The current implementation of MojoMojo allows for an arbitrarily deep page hierarchy.
I propose that we move to a single-level hierarchy.
The code as it currently exists is greatly complicated by support for hierarchies of an arbitrary depth. For an example, look at how permissions checking is done, or the code to calculate a page's path in
This also greatly complicates the user interface and the conceptual interface to the wiki. It's more stuff for users to understand, and it pokes it's head out all over the place. For example, we can look at recent changes for the entire wiki (/.recent) or for a sub-section of the wiki, at any depth.
Moving to a single-level hierarchy will preserve the useful parts of the existing design, simplify our codebase, and allow for great improvements to the UI.
Why have any hierarchy at all?
- A hierarchy can be a natural way to group together sets of related pages. For example, in this particular wiki, development information is located under Development.
- As a corrolary, having a hierarchy allows for the generation of nice breadcrumbs.
- A hierarchy allows for a natural partitioning of pages into ACL-controlled subsets of the whole.
- Secondarily, the ACL system allows for partitioning of users into subsets of the whole.
What are the problems with a multi-level hierarchy?
- Code complication. Instead of storing a single "group id" for a page, we need to store its place in a hierarchy of arbitrary depth. The code for this is much more complicated.
- As a corrolary, we constantly need to handle multi-level paths, of which any given member may or may not exist. This also leads to great complication in the code.
- Our ACL system is hard to implement and hard to understand, both for users and developers.
- Linking in a hierarchy is confusing. As an example, the Development page, until recently, had several links of the form [[Development/Foo Bar]]. This is wrong, as the link should either be [[/Development/Foo Bar]] (note the leading slash) or just [[Foo Bar]]. If even the MojoMojo developers make this mistake, imagine how non-geeks handle this.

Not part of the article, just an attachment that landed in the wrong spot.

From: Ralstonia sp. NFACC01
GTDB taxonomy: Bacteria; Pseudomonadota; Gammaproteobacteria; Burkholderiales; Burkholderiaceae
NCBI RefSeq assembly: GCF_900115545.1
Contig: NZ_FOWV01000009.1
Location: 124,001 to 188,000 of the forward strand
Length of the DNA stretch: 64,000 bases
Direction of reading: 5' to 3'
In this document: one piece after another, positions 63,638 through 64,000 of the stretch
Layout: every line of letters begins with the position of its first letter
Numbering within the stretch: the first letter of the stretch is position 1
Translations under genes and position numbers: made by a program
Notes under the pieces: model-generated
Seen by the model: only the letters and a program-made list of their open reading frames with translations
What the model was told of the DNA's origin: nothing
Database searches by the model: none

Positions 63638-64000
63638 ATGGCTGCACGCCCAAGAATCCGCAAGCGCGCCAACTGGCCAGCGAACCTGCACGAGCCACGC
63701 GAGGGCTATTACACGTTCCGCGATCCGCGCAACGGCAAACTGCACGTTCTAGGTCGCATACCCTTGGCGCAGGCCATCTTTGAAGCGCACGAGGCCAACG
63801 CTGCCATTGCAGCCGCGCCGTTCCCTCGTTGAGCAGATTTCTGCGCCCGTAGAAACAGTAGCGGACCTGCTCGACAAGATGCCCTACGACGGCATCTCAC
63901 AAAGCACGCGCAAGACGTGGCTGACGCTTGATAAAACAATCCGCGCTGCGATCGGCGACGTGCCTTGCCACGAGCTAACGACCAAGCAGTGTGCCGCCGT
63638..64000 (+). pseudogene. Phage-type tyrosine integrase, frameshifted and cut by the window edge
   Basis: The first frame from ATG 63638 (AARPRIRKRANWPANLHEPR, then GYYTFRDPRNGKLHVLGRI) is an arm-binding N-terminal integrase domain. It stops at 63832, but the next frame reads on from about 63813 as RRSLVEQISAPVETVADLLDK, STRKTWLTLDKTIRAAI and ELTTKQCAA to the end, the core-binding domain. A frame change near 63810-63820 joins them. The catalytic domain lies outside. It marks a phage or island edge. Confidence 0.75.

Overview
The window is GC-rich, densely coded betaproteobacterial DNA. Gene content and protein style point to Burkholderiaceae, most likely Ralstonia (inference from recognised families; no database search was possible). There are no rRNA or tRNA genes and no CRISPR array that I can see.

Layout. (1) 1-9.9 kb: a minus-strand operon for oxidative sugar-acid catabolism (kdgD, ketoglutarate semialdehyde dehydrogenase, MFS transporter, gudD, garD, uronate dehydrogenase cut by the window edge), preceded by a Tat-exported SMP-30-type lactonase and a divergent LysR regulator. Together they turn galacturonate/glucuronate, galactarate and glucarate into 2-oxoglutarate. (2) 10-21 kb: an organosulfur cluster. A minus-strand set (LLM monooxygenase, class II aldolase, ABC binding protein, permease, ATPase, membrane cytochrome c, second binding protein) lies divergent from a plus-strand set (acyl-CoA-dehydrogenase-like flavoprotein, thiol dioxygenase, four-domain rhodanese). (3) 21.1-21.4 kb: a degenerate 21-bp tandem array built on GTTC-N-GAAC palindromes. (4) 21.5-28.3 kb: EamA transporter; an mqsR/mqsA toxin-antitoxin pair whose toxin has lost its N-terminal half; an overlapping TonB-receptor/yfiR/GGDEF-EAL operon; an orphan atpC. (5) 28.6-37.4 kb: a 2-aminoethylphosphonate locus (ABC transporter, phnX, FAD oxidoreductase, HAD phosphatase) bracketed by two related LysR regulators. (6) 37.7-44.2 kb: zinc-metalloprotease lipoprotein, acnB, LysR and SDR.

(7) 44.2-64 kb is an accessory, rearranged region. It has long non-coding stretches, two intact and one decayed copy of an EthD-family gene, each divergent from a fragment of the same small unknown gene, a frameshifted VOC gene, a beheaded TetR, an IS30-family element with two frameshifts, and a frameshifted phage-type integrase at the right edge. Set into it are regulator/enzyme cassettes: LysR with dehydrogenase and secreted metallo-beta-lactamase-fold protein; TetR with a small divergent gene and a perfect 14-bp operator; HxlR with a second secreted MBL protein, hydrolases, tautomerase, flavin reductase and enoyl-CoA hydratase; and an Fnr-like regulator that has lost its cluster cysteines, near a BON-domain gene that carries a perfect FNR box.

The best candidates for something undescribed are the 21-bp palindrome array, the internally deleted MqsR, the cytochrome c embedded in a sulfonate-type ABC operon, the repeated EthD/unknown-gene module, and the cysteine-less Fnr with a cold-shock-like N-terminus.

- Even worse, if we ever implement page renaming/moving, then moving a page up or down in the hierarchy will cause all relative links of the form [[Foo]] to break!
- Allowing the slash in page titles/uris requires us to use the leading period uris (/.recent) we all know and don't love so much
Structure of a Single-Level Hierarchy
Instead of encoding the hierarchy in page titles, I propose that this concept be separated into a concept of a "wiki" and "pages". For the purposes of this proposal, MojoMojo should be thought of as a "multiple wiki hosting system", not "a wiki" (singular).
A wiki would contain a set of pages in a flat hierarchy. A wiki would also have ACLs and (possibly) users. Each wiki would have its own totally unrelated ACLs, so that some wikis could be entirely open to the public, and others could be totally private.
The wiki hosting system would maintain the users separately from the wikis, so that a user could use one login to access many wikis.
By default, operations like recent changes, rss feeds, searching, and so on would operate on a single wiki. Users with access to multiple wikis would also have the option to perform operations on an aggregate set of wikis. This would be a relatively simple matter of simply passing the right wiki ids into a database query.
There are a number of advantages to this system:
- First, the code would be hugely simplified. There would be no path calculations, ACLs would be simple flags, etc.